Cleaning up the devil's playground
Hollywood and Christianity have become strange bedfellows, and now, the genre is coming to Canada
A few years ago, while promoting the release of his faith-based film The Christmas Candle, former Pennsylvania senator and ex-presidential hopeful Rick Santorum made an appeal to Christians. "This is a tough business," Santorum said of the film industry, "and the devil, for a long, long time, has had these screens for his playground. And he isn't going to give it up easily."
Santorum's plea spoke to a longstanding evangelical view of the film industry. In his essential 1959 pulp history of Hollywood's golden age, Hollywood Babylon, filmmaker Kenneth Anger develops an image of the classic showbiz as a Boschian garden of perverse, earthly delights. In the 1979 thriller Hardcore, a devout Calvinist father (George C. Scott) trawls the teeming underbelly of Los Angeles for his wayward daughter. In 2001's Mulholland Dr., a plucky Canadian jitterbug dancer (Naomi Watts) loses her soul in La-La Land. It is a place of false idols graven on celluloid. Hollywood is the devil's playground.
Yet, in the past decade or so, at least since the financial success of Mel Gibson's 2004 bloody biblical epic The Passion of the Christ, this attitude has changed. Films targeted at – and indeed, conceived and produced deliberately for – Christian audiences do big business at the box office. See: 2006's The Nativity Story ($37.6-million), 2014's God's Not Dead ($60.7-million), 2014's Heaven Is for Real ($91.4-million), 2015's War Room ($67.8-million) or, from earlier this year, The Shack ($56.7-million).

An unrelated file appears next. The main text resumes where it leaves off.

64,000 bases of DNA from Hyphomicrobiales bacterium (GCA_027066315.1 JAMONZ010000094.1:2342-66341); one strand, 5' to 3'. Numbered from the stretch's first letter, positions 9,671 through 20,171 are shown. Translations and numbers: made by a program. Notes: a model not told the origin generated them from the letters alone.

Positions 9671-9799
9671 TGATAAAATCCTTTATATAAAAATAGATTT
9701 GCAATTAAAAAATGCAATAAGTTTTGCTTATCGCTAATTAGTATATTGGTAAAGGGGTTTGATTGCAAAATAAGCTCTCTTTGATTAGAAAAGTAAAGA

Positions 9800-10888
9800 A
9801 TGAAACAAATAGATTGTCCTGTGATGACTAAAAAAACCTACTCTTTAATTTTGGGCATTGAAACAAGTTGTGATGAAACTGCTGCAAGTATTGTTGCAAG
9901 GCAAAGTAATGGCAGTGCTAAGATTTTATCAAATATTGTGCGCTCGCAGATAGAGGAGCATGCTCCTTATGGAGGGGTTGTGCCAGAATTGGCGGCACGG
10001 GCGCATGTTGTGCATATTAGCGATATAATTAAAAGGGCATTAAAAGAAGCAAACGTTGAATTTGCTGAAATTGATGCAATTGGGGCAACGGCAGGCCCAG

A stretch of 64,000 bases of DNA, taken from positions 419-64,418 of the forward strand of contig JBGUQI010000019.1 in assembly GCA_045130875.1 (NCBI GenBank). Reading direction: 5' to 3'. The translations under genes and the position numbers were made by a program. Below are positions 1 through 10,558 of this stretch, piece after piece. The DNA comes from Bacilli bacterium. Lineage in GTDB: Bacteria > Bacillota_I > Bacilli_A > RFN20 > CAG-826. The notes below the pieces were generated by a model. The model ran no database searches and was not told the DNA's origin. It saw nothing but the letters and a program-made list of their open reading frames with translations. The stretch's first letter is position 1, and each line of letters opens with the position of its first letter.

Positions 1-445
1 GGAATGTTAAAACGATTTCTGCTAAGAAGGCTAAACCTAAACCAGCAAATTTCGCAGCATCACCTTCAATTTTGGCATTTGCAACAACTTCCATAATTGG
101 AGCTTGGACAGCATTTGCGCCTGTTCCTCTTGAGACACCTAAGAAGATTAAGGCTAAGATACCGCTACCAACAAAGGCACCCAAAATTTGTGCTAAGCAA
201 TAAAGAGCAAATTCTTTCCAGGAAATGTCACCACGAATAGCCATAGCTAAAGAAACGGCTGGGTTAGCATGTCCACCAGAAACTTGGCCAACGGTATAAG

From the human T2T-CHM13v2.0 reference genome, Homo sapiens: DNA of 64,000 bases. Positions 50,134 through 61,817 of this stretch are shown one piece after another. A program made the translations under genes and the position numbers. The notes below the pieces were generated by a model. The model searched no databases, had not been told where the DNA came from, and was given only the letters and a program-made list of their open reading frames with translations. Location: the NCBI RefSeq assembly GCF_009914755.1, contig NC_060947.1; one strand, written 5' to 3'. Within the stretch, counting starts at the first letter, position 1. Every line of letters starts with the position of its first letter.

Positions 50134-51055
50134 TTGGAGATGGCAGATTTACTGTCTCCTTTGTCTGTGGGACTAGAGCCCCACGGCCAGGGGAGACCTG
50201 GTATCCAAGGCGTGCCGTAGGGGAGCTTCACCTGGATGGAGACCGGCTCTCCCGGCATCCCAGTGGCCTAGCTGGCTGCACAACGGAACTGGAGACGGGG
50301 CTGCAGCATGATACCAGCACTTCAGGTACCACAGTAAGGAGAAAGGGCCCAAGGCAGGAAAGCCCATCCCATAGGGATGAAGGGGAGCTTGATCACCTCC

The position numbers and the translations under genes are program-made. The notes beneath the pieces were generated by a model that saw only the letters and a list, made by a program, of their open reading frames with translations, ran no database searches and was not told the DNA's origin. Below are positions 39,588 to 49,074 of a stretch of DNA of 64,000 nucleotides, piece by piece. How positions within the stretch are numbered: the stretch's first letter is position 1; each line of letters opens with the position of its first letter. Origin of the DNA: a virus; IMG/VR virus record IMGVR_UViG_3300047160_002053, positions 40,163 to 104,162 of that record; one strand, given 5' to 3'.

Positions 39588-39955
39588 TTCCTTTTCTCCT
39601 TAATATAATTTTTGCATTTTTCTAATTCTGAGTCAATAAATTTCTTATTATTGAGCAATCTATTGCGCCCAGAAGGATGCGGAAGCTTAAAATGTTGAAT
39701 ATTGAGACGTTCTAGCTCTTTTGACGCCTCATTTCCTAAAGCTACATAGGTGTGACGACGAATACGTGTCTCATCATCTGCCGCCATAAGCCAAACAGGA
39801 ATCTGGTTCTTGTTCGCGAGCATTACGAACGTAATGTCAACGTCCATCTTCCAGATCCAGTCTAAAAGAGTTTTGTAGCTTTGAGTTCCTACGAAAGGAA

It's one thing for the film business, driven as it is by the Almighty Dollar, to get into the business of religion. But it's quite another for religion to hitch itself to mainstream movies. Increasingly, it seems as if Hollywood isn't so much the devil's playground as it is a large, conspicuous, particularly useful pulpit for peddling religious pedagogy. And it's a movement that's making its way to Canada.
A news release for Adams Testament, an independent Canadian Christian film that made its debut in Toronto just after Easter, puts it is this way: "Faith-based films have always had a small but strong niche in the North American market. In Canada, select filmmakers are redefining the genre and producing an edgy and revolutionize [sic] form of faith-based films that appeals to a broader audience while maintaining traditional messages."